Jun 3, 2013; Los Angeles, CA, USA; Los Angeles Dodgers relief pitcher Brandon League (31) during the game against the San Diego Padres at Dodger Stadium. Dodgers won 2-1. Mandatory Credit: Jayne Kamin-Oncea-USA TODAY Sports

Get Ready for More Brandon League in 2014

We were all relishing the Brandon League free postseason this October. We didn’t have to worry that League was going to be brought in to an important playoff game by Don Mattingly only to blow it the only way Brandon League knows how to do it- quickly and efficiently. Brandon League’s 2013, the first year of a four-year $27.5 million contract which has a vesting option for 2016, was nothing short of disastrous. Can League right the ship and actually pitch well in 2014? Most of us don’t expect him to pitch in the closing spot ever again (Kenley Jansen is the rightful closer of course), but if Brandon can somehow be effective enough to contribute to the bullpen and not blow every game he appears in, then maybe his overinflated contract won’t be such an awful mistake in the long run.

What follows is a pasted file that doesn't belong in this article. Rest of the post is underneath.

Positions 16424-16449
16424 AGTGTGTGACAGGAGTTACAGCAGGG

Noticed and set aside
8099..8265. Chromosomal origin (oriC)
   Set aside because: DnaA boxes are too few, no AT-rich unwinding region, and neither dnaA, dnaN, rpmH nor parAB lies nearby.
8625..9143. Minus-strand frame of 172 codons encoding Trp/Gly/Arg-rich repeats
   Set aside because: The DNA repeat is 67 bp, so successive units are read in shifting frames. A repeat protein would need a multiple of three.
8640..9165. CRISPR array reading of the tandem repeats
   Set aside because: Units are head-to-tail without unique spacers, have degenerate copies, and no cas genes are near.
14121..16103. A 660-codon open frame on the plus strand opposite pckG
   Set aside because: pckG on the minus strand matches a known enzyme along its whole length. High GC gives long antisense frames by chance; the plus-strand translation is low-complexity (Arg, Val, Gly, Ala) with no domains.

Signing relief pitchers to three or four year deals doesn’t usually turn out well. Brandon League somehow garnered a big deal from the Dodgers last offseason after pitching in 28 games with success in 2012 after he was traded on July 30th from the Mariners to the Dodgers in exchange for two minor leaguers (Leon Landry and Logan Bawcom). That trade wasn’t bad within itself, and Rick Honeycutt somehow fixed whatever “mechanical problem” League was dealing with at the time enough for him to go 2-1 with a 2.30 ERA. He had 27 strikeouts with 14 walks good for 6 saves over 27 1/3 innings pitched in L.A. League looked like he still had some good stuff, but was it worth $27.5 million? No, no it was not.

 

Can Brandon League be an effective reliever consistently? Photo-Kirby Lee-USA TODAY Sports

Can Brandon League be an effective reliever consistently? Photo-Kirby Lee-USA TODAY Sports